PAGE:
RECOMMENDED PHOTO GEAR: Beyond the basic photography equipment, you should bring the following gear for great results: A wide-angle zoom lens, f2.8 (or lower numbers), will give great results photographing the Northern Lights. A wireless trigger is also very nice, so you don’t nudge the camera at all. If you have a prime lens (with fixed focal length) for your camera, bring it.

TAKING A PICTURE: You will not be able to take good pictures of the Northern Lights with short exposure times. Good exposure times for this are 20-40 seconds per picture (the tripod will help you eliminate shaking of the camera – you can’t hold the camera by hand.) A sample exposure time for ISO 800 film with f/2.8 would be 30 seconds.

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Avantouinti or Ice Swimming

One of the things on our list to do in Finland was to try ice swimming or what the Finns call avantouinti. Ice swimming is a body of water with a frozen crust of ice. You must either break the ice or enter where a spring keeps the water from freezing over. We went to Nuuksio. This is in the National Forrest and we went there in the fall for mushroom picking and sauna with Tekla Family Club. This time we contacted Pekka at Nuuksio and just our family was there. We swam in a spot where the ice was broken by hand. The ice was probably 10cm thick. Natalie with the help of Pekka took a snow shovel and cracked the thin layer of ice that had formed on the hole from the previous night. Swimming in the ice hole is very good for the blood circulation and resistance.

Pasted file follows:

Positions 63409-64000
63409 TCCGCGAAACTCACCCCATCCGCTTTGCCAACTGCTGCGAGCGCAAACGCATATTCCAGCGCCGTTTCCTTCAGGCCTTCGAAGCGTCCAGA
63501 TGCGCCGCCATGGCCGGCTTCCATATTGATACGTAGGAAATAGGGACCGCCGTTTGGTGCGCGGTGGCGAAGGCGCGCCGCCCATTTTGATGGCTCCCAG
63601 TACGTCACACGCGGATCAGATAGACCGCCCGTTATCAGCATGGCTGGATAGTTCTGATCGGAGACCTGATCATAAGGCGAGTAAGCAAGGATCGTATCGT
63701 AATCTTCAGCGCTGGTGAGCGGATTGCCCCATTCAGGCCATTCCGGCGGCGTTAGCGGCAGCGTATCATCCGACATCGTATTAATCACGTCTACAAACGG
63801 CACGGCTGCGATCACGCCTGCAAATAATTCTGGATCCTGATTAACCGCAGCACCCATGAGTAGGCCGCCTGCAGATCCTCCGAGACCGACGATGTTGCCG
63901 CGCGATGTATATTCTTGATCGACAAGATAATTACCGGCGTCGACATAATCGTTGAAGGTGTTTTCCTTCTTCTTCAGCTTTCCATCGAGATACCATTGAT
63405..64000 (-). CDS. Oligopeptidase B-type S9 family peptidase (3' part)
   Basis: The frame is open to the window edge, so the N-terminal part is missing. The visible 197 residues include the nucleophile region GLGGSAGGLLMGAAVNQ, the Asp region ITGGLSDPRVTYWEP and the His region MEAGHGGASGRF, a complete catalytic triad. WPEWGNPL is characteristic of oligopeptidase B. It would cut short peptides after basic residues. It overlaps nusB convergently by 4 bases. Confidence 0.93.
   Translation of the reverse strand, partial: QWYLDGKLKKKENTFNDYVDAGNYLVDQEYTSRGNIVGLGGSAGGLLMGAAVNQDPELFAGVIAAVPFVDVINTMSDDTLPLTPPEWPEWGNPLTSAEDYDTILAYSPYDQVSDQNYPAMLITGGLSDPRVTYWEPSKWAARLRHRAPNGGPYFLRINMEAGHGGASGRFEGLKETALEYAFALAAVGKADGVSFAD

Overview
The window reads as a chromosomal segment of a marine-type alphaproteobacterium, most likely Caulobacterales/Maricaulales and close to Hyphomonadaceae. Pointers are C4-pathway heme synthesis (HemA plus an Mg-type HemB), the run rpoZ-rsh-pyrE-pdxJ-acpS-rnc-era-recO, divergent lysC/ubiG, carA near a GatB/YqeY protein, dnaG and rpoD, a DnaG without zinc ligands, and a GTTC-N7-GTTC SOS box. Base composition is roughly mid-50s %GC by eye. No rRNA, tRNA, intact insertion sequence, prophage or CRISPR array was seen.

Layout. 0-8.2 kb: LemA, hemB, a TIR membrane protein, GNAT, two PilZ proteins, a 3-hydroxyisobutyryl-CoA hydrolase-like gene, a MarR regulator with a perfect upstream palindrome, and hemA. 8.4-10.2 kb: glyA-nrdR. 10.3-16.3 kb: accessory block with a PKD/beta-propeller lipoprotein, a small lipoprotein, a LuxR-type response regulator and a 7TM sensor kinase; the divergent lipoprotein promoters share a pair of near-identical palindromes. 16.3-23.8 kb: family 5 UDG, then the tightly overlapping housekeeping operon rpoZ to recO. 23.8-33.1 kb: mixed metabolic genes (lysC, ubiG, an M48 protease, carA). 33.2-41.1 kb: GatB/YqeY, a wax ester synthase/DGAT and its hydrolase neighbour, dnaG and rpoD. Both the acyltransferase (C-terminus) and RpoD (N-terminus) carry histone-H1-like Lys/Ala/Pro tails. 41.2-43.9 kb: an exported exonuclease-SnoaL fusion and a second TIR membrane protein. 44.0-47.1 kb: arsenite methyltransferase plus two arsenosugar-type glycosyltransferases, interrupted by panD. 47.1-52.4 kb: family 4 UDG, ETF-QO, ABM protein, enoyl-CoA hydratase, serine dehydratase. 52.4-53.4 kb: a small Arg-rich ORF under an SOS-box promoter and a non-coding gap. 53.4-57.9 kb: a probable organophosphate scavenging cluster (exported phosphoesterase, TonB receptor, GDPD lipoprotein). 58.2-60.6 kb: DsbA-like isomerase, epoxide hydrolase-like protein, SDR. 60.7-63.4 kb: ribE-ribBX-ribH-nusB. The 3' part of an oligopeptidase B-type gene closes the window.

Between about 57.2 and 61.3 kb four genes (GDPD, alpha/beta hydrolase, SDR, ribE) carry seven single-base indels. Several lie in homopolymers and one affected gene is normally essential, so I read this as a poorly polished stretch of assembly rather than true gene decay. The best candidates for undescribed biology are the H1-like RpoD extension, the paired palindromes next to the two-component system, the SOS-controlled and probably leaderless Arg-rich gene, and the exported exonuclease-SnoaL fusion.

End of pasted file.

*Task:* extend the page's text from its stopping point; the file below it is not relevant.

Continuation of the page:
Before ice swimming you enjoy warming up in a traditional Finnish sauna. Sauna is pronounced sow- na. We went to a place that has a smoke sauna or in Finnish the savusauna. This is my favorite type of sauna. This sauna does not have a chimney. The wood is burned in a kind of stove with stones above it. The smoke fills the room. Once the sauna is hot enough the fire can die out. We took a shovel and removed the hot coals into a special container outside of the sauna. The smoke is then ventilated out. Smoke saunas provide a mystical “löyly” – a combination of heat, steam and atmosphere, and are highly prized by sauna aficionados because of the deep relaxation it delivers. “Löyly” in smoke sauna is very gentle and soft, not dry at all. I would describe as a very smooth feeling. Other saunas can cause my skin to feel uncomfortable, but the smoke sauna is softer and more relaxing. We toss water onto the rocks in the sauna to cause steam. Before we got in the sauna we rinsed in the shower. Most saunas you are completely nude. Not a big deal in Finland. But as Americans we tend to be a little modest with our bodies and with our own family we wear swimsuits, but at our sauna in our home we do select to be nude. You should always sit on a towel or special sauna paper. The girls and I brought our robes and wore them out to the smoke sauna.